By Lily Rothman
August 18, 2015

By the time Vladimir Nabokov’s Lolita was published in the United States on this day, Aug. 18, in 1958, the book wasn’t exactly new. As TIME reported in a long review of the work upon its American release, Nabokov had come to the U.S. during World War II with “intellectual luggage [that] included fragments of a book that later, published in Paris in 1955, became a must item of the contraband spice trade in which Henry Miller’s Tropics have bulked large.”

But the fact that it had been read, dissected and debated didn’t stop it from making a splash. That much was clear from the review:

Lolita, the critic concluded, wasn’t merely a book worthy of publication despite its subject matter—it was a work of literature with something to teach the world.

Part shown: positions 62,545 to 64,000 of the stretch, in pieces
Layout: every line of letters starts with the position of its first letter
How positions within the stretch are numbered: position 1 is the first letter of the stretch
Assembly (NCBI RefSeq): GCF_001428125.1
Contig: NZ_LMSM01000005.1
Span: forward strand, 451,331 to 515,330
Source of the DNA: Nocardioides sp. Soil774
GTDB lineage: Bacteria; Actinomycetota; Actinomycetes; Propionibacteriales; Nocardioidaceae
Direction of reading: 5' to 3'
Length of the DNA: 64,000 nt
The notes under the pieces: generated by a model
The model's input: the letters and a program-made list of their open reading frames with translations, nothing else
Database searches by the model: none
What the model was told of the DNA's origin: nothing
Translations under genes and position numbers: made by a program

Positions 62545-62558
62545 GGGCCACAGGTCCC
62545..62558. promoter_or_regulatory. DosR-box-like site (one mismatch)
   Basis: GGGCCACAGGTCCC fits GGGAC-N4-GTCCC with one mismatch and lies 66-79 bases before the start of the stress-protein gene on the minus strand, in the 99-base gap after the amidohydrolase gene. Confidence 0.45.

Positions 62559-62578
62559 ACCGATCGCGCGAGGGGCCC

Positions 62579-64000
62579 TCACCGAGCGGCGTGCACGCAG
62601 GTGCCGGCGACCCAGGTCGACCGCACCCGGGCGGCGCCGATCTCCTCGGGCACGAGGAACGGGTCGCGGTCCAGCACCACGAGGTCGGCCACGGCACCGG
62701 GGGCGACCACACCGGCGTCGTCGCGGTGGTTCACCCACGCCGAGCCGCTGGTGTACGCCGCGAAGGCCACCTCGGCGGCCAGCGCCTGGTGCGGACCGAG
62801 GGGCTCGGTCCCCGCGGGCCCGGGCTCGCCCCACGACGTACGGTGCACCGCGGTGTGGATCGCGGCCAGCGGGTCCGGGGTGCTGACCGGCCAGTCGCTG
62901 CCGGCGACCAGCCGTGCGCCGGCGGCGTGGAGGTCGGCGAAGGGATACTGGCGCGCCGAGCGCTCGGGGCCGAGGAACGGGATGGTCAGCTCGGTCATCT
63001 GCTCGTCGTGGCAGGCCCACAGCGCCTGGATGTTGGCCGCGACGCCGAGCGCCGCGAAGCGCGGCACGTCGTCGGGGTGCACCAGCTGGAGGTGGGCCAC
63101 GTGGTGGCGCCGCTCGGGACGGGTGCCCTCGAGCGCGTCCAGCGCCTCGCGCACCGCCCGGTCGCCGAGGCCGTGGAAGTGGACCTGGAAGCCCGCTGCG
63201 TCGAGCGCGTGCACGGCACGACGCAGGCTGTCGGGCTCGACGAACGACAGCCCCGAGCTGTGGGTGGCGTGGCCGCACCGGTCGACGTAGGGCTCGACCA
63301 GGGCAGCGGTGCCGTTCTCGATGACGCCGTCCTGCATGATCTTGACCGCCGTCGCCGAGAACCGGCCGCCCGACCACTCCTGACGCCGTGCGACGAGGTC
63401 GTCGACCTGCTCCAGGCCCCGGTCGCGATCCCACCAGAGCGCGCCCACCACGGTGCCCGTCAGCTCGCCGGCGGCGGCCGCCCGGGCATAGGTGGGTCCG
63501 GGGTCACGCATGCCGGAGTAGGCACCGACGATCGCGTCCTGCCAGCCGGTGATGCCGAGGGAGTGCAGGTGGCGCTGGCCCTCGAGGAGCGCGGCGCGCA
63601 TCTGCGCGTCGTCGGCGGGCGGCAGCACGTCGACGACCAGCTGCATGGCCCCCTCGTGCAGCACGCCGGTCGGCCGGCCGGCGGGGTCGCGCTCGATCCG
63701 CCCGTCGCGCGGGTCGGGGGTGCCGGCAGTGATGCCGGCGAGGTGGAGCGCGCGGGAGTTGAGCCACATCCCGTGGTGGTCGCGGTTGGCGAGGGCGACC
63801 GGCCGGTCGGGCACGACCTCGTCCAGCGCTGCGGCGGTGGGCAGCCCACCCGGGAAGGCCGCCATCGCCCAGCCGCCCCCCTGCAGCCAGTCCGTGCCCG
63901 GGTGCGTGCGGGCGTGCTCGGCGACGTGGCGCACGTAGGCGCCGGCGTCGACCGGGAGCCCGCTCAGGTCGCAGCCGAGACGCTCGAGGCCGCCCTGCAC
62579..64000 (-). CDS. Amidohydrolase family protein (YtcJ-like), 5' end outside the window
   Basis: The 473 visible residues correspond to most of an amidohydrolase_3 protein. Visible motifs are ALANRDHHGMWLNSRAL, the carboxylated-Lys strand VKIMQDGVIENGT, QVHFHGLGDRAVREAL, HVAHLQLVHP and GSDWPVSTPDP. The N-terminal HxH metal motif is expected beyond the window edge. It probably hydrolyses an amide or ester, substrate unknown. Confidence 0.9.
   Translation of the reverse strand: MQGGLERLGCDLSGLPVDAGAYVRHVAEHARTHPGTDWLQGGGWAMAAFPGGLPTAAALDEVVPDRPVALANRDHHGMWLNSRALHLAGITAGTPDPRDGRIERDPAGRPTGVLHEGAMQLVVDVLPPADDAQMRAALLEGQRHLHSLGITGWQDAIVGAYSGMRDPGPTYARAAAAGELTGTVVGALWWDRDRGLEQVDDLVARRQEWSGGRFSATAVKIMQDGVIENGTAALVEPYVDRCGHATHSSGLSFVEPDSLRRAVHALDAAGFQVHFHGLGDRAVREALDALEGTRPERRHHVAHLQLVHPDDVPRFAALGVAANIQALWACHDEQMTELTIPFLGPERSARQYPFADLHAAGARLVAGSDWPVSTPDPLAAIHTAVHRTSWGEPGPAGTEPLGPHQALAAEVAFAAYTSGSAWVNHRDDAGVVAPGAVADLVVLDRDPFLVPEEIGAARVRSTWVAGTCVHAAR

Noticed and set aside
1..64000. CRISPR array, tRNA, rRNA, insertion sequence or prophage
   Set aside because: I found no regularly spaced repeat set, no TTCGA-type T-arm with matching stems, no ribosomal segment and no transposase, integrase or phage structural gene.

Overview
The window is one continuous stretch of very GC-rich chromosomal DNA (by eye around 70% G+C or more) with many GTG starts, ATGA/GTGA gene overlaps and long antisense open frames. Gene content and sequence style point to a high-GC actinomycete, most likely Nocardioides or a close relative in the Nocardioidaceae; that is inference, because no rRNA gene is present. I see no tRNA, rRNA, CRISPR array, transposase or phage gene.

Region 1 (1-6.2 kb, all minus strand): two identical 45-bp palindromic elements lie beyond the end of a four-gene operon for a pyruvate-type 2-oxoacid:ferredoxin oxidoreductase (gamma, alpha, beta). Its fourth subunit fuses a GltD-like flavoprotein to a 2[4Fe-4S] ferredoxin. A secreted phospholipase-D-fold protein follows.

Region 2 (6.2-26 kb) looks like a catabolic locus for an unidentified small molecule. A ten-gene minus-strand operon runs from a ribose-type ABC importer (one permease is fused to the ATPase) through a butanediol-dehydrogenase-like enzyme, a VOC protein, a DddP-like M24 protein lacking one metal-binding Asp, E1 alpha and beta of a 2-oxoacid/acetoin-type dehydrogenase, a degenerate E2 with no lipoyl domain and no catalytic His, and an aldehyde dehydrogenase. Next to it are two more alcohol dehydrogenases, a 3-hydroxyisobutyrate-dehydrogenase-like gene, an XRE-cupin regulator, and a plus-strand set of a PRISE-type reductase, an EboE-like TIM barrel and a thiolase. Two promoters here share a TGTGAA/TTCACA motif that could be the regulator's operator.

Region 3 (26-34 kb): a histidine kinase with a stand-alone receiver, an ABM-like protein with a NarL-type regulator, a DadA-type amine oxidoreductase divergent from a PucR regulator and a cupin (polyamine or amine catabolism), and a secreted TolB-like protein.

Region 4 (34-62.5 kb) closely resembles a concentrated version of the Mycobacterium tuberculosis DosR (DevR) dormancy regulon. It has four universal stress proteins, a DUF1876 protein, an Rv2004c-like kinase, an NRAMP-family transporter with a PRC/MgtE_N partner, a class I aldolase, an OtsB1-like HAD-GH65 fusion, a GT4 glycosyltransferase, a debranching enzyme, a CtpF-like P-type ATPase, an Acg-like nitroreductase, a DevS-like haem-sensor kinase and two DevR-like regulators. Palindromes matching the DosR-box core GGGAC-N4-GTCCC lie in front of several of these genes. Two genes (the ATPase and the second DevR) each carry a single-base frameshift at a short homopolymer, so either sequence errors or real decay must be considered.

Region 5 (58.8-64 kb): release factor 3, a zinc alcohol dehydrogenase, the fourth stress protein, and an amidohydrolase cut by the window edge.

Nabokov himself, TIME added, had only a “writer’s interest in nymphets.” It was a different part of the Lolita plot that he had a real personal interest in: the journey from motel to motel. “I love motels,” he told the magazine. “I would like to have a chain of motels—made of marble. I would put one every ten minutes along the highway, and I would travel from one to another with my butterfly net.”

Read the full review here, in the TIME Vault: To the End of Night

Write to Lily Rothman at lily.rothman@time.com.

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